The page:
Comment: Just a side note...

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Just a side note...

...that it is interesting to do a study of the word translated as 'eternal', which is 'aionion' in the Greek. From what I've read, 'aionion' is better translated 'of the age to come', which doesn't specify a particular duration of the punishment or the life in that age, just the fact that it is in the next age. (Other verses provide context that the life in Christ is indeed eternal, but trying to squeeze that out of 'aionion' seems to be stretching it a bit too far.)

Even if 'aionion' should be translated 'eternal', this still doesn't convince me that God's Love would cease for any of His lost sheep. He who holds the keys to hell (Christ) has the authority to commute an eternal sentence upon true repentance.

I think you Catholics have some valid points with regard to purgatory (Christ speaks of people being 'salted with fire', etc.); but I would extend that even to hell, in that I don't believe a loving God would punish people just for the sake of punishing them, but will allow them to experience hell if that is what is needed for them to come to proper terms with the Gospel, so they can be restored. Restorative justice, not just retributive.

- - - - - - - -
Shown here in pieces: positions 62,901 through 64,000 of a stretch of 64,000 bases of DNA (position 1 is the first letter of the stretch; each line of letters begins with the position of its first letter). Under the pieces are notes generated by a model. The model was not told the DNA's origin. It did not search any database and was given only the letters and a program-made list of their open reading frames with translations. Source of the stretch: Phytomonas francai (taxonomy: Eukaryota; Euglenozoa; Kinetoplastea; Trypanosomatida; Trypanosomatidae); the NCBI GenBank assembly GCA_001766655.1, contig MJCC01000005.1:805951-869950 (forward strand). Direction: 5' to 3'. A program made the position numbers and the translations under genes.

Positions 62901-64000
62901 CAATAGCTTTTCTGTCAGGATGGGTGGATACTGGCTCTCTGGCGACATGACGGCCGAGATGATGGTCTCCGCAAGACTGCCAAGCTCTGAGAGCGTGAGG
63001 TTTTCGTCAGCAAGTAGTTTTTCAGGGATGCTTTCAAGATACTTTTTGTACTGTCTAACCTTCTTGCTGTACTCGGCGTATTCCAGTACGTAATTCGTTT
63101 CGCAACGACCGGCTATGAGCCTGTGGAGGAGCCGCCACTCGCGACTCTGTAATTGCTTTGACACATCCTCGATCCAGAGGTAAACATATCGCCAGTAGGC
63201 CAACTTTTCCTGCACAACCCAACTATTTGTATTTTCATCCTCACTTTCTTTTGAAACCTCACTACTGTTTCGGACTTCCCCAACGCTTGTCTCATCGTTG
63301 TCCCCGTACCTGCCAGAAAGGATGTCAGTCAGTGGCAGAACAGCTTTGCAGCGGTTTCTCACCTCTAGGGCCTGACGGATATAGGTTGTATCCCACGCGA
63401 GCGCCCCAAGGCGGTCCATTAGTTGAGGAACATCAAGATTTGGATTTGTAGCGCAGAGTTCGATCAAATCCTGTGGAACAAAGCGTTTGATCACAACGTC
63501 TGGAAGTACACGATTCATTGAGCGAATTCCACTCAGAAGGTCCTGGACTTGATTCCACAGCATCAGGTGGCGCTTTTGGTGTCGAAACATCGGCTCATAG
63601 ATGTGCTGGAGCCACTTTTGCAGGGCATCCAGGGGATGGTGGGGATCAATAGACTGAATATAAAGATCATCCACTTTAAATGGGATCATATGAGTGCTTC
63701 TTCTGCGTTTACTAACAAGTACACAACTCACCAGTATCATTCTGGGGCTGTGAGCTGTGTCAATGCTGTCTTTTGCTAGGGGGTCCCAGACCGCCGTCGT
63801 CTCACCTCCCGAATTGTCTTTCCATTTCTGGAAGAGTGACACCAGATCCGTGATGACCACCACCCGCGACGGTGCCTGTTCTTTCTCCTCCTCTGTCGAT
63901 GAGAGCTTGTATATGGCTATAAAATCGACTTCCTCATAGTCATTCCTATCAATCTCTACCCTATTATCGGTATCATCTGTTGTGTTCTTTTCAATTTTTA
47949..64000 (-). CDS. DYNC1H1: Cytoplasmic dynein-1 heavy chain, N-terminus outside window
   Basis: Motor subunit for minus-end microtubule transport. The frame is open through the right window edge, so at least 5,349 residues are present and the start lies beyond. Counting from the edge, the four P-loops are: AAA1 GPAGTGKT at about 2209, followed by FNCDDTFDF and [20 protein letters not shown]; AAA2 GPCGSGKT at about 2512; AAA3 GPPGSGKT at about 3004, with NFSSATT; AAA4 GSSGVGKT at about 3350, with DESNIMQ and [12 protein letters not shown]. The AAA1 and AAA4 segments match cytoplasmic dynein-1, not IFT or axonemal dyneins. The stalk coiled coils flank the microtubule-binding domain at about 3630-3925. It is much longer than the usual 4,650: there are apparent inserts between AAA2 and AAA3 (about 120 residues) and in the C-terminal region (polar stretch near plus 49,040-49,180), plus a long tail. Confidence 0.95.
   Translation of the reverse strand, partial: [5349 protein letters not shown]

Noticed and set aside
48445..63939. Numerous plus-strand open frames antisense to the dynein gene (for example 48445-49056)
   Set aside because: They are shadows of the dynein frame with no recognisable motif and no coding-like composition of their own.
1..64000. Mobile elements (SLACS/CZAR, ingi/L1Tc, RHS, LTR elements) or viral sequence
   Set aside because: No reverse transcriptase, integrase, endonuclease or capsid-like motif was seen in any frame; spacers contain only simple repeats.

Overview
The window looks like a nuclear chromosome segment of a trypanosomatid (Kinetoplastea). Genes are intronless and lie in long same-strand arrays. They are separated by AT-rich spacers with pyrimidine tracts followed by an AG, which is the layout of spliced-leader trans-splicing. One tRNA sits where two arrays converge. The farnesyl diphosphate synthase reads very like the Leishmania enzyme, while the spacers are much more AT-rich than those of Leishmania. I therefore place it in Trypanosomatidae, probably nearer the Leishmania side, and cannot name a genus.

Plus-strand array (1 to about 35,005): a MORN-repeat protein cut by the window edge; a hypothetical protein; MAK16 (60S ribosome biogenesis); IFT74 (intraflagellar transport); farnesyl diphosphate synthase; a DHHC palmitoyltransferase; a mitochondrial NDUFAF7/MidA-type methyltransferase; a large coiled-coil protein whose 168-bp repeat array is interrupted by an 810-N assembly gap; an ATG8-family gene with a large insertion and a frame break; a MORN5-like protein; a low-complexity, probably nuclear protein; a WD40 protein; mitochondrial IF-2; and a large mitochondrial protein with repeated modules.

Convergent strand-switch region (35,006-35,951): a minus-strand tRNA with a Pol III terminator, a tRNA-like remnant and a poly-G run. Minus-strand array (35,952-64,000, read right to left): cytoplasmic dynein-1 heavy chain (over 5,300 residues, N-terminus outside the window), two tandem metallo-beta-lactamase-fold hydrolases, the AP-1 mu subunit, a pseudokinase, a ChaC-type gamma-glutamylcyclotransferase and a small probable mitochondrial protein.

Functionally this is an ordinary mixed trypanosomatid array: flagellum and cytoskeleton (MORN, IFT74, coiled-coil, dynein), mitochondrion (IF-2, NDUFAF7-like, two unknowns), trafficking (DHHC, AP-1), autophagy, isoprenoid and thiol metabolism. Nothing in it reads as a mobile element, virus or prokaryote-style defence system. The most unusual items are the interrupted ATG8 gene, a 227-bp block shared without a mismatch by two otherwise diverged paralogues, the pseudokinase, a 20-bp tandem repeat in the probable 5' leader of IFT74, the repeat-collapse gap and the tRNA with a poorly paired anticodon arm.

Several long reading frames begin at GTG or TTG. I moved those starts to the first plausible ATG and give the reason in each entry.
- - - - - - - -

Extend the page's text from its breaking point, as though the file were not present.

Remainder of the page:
I don't see how God could be satisfied with sweeping the majority of Creation, still fallen and wallowing in sin and death into some cosmic corner, labeling it 'hell', and calling that 'victory'. Will He stop loving any of those creatures still in that condition that are individually and collectively comprising an eternal scar on His creation? Will not we, when we are in the heavenly city, thinking of the cries of those in anguish, yet have a heart for their redemption? Will we be so calloused that we and God all will have come to the end of hoping, the end of caring, the end of seeking every lost sheep and prodigal? I don't think so. Love always hopes; Love never fails. :)